(COLORADO SPRINGS, Colo.) — Some 150,000 gallons of polluted water leaked from a Peterson Air Force Base retention tank into the local sewer system in Colorado Springs and found its way into a creek that is used by local farmers, the Air Force said on Tuesday.
The leak came from a fire training area retention tank and contained water contaminated by perfluorinated compounds, or PFCs, according to an Air Force statement.
“Studies of laboratory animals given large amounts of PFCs have found that some PFCs may affect growth and development, reproduction, and injure the liver,” according to the Centers For Disease Control.
The Environmental Protection Agency says that studies indicate that exposure to perfluorinated compounds above certain levels “may result in adverse health effects, including developmental effects to fetuses during pregnancy or to breastfed infants (e.g., low birth weight, accelerated puberty, skeletal variations), cancer (e.g., testicular, kidney), liver effects (e.g., tissue damage), immune effects (e.g., antibody production and immunity), thyroid effects and other effects (e.g., cholesterol changes).”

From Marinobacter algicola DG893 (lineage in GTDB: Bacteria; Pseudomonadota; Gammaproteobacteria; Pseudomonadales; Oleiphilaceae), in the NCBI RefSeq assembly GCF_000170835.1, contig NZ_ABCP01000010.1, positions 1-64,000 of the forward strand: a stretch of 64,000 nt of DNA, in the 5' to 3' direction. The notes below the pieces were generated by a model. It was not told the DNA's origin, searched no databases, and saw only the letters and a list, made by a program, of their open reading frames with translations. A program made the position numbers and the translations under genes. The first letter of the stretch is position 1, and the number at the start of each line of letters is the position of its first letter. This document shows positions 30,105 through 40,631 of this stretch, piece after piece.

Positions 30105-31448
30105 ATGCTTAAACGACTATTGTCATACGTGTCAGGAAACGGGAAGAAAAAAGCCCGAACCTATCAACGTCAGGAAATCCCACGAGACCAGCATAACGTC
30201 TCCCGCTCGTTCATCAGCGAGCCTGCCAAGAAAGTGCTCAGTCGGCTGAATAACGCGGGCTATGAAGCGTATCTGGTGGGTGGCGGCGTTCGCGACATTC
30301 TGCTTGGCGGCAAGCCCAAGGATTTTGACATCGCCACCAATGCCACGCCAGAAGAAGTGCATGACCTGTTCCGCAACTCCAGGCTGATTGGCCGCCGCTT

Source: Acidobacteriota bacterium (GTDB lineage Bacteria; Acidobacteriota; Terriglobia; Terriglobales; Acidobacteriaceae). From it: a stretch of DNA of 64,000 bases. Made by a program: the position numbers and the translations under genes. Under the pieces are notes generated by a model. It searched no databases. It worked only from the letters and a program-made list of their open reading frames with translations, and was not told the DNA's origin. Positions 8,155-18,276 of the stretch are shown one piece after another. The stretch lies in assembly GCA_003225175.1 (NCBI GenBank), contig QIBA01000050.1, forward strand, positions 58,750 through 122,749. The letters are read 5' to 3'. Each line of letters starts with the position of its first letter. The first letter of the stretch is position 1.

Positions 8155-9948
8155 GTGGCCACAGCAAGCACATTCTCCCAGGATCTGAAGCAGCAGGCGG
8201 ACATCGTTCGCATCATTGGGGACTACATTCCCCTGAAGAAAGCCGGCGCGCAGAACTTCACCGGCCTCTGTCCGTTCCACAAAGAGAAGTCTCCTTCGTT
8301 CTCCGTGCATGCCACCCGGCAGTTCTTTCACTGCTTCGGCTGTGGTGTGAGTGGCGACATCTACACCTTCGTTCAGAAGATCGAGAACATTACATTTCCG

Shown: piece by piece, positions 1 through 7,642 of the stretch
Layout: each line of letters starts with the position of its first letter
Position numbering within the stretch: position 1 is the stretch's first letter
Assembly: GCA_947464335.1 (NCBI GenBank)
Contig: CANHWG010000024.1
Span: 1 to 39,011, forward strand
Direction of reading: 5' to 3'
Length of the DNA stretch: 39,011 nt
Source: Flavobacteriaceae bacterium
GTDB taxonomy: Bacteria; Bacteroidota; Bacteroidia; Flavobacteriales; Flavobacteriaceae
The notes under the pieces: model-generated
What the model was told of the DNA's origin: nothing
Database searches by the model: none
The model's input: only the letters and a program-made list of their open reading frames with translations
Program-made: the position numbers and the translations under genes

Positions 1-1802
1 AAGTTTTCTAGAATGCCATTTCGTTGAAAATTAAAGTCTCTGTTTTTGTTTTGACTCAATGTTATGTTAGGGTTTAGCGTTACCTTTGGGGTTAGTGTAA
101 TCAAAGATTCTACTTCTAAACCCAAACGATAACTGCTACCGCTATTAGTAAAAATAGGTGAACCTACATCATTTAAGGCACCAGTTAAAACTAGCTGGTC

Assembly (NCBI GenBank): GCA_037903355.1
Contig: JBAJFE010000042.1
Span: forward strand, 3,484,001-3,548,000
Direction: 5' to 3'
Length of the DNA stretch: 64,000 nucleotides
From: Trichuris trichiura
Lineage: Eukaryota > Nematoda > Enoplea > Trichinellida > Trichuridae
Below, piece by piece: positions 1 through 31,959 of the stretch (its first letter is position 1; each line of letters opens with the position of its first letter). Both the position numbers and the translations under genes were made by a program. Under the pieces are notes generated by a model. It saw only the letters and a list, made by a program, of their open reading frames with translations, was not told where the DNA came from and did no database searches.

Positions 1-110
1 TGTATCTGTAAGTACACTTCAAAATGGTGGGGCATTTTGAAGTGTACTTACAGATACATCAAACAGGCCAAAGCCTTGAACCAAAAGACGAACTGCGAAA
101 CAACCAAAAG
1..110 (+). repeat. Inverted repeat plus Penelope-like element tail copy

The discharge from a Peterson fire training area was discovered October 12, the Air Force said, adding that it notified the Colorado Springs Utilities within 24 hours after discovery, and that an official report was made within within five days.
“We take this type of event seriously, and will work diligently to determine the cause,” said Lt. Col. Chad Gemeinhardt, 21st Civil Engineer Squadron commander. “We are committed to upholding environmental stewardship policies and procedures.”
“This could sink our ship so, if we were not able to sell any product from this farm, we would go broke,” Jay Frost, a farmer whose land sits downstream of the leak along Fountain Creek, told KRDO, a local ABC affiliate. “Someone will have to answer to this.”
PFCs are typically used in carpets, clothing, fabrics for furniture, paper packaging for food and other materials that are resistant to water, grease or stains, the EPA says.
The PFCs released in the leak came from a firefighting foam historically used at the base for emergency response.
The Air Force paid $4.3 million to filter and provide drinking water to affected residents after PFCs were discovered earlier this year in well water south of the base.
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